Alex Wubbels, head nurse of the burn unit at the University of Utah Hospital, kept her composure as she tried to explain to the policeman that by law she could not authorize him to draw blood from an unconscious, non-consenting patient who was involved in a highway collision. The policeman, after all, did not have a warrant.
The U.S. Supreme Court had ruled in 2016 that police must obtain a warrant before requiring a suspected drunk driver to submit to a blood test, and that police must, with that warrant, have probable cause.
Wubbels quietly and firmly explained to detective Jeff Payne, who was wearing a body cam, that not only hospital protocol prevented her from authorizing a blood draw, but constitutional law also explicitly prohibited it. She called her boss to explain to the policeman that she wasn’t allowed to let him in.
It didn’t matter. Payne insisted that he be let in to take the blood, threatening to charge Wubbels and arrest her. As she held the phone up to Payne, her supervisor on the other end of the call kept saying, “Sir, you’re making a huge mistake because you’re threatening a nurse.” Payne came unglued.
He tried to slap the phone out of her hand, forced her out of the hospital, then aggressively subdued her until she was in handcuffs. As she cried for help, he forced her into his police cruiser.
Wubbels cried out “help me” and “you’re assaulting me” as Payne told her to walk faster, accusing her of interfering with an investigation, according to The Washington Post.
Salt Lake Mayor Jackie Biskupski and Police Chief Mike Brown issued a joint apology to the nurse, after viewing the video of the incident. The mayor described the behavior of Officer Payne as “unacceptable,” while Chief Brown said he was “sad at the rift this has caused between law-enforcement and the nurses we work so closely with.”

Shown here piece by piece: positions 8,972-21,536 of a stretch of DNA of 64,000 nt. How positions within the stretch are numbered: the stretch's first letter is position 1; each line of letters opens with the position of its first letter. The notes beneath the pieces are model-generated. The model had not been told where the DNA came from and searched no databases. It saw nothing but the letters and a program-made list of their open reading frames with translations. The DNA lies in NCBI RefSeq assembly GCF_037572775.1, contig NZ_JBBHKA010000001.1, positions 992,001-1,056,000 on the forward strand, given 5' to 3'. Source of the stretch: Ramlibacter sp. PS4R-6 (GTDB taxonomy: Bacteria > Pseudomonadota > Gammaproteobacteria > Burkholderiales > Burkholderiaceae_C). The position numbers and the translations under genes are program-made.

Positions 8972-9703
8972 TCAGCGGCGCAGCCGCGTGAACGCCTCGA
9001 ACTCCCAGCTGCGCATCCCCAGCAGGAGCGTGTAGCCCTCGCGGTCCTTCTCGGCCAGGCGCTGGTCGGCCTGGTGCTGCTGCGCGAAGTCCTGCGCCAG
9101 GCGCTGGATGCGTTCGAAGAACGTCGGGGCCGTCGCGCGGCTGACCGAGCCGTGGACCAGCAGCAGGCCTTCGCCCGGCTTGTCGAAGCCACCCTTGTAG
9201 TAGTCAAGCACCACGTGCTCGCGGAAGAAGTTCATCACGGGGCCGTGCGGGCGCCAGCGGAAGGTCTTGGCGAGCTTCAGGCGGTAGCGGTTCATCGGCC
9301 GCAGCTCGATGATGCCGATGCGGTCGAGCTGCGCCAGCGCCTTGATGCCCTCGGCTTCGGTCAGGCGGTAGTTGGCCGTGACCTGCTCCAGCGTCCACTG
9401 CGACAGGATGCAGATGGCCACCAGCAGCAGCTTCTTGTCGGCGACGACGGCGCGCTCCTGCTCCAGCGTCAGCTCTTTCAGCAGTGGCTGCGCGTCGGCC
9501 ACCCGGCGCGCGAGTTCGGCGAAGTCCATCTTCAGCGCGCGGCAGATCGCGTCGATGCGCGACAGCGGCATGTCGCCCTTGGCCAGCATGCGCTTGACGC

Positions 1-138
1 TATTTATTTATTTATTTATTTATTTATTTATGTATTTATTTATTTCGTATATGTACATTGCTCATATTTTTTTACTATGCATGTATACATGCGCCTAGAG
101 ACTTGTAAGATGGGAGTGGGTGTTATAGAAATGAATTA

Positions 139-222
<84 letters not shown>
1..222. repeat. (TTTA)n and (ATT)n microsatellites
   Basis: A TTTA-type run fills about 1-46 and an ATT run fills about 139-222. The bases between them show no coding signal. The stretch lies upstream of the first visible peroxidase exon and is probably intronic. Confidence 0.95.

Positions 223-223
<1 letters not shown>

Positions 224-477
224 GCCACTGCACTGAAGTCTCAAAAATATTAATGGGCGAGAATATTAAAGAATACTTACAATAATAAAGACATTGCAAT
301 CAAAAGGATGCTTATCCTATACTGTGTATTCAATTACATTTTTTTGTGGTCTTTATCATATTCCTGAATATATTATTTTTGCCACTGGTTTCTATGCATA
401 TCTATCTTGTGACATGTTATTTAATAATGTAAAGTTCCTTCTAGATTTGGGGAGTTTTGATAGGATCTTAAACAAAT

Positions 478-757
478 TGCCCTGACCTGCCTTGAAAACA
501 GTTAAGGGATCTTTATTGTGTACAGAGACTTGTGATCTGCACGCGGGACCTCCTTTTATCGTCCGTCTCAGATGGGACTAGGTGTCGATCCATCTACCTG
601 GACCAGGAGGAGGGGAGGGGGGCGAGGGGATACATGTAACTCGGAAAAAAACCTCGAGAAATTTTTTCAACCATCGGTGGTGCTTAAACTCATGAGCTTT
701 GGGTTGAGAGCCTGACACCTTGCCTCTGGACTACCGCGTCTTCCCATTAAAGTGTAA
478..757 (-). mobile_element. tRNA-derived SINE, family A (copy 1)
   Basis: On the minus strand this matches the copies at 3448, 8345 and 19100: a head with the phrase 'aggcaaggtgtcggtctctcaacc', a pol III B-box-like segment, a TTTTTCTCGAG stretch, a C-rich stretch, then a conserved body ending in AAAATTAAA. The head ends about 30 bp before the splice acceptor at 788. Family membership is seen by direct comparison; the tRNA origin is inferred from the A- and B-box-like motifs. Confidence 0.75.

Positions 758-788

“What I saw is completely unacceptable to the values of my Administration and of the values of Salt Lake City Police Department,” wrote Biskupski. “I extend a personal apology to Ms. Wubbels for what she has been through for simply doing her job.”
The incident occurred on July 26 and is now subject of an internal investigation by the Salt Lake City police department. Wubbels was not criminally charged. Officer Payne has been suspended from the blood draw program. And the Salt Lake City blood draw policy has been rewritten with a new policy, said Chief Brown in his statement.
“I just feel betrayed, I feel angry,” said Wubbels. “I feel a lot of things. … And I’m still confused.”
Wubbels is also a former Olympian, having competed as a skier in the 1998 and 2002 Winter Olympics.
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